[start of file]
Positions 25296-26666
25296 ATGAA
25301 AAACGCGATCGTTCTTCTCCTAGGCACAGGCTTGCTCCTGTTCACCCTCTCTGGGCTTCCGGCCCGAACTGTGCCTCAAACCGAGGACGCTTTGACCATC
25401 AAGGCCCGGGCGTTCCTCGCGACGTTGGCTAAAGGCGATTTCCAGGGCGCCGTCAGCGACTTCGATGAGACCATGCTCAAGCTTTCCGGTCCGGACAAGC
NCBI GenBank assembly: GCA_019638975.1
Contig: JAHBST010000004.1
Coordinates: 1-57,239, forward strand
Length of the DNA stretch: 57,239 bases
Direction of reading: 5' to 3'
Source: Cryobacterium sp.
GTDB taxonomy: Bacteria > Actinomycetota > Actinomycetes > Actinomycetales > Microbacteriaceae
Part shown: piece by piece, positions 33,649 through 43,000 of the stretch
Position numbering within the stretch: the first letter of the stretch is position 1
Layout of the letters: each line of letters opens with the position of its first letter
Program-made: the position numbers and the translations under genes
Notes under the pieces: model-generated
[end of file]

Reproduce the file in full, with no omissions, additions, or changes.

Positions 25296-26666
25296 ATGAA
25301 AAACGCGATCGTTCTTCTCCTAGGCACAGGCTTGCTCCTGTTCACCCTCTCTGGGCTTCCGGCCCGAACTGTGCCTCAAACCGAGGACGCTTTGACCATC
25401 AAGGCCCGGGCGTTCCTCGCGACGTTGGCTAAAGGCGATTTCCAGGGCGCCGTCAGCGACTTCGATGAGACCATGCTCAAGCTTTCCGGTCCGGACAAGC
NCBI GenBank assembly: GCA_019638975.1
Contig: JAHBST010000004.1
Coordinates: 1-57,239, forward strand
Length of the DNA stretch: 57,239 bases
Direction of reading: 5' to 3'
Source: Cryobacterium sp.
GTDB taxonomy: Bacteria > Actinomycetota > Actinomycetes > Actinomycetales > Microbacteriaceae
Part shown: piece by piece, positions 33,649 through 43,000 of the stretch
Position numbering within the stretch: the first letter of the stretch is position 1
Layout of the letters: each line of letters opens with the position of its first letter
Program-made: the position numbers and the translations under genes
Notes under the pieces: model-generated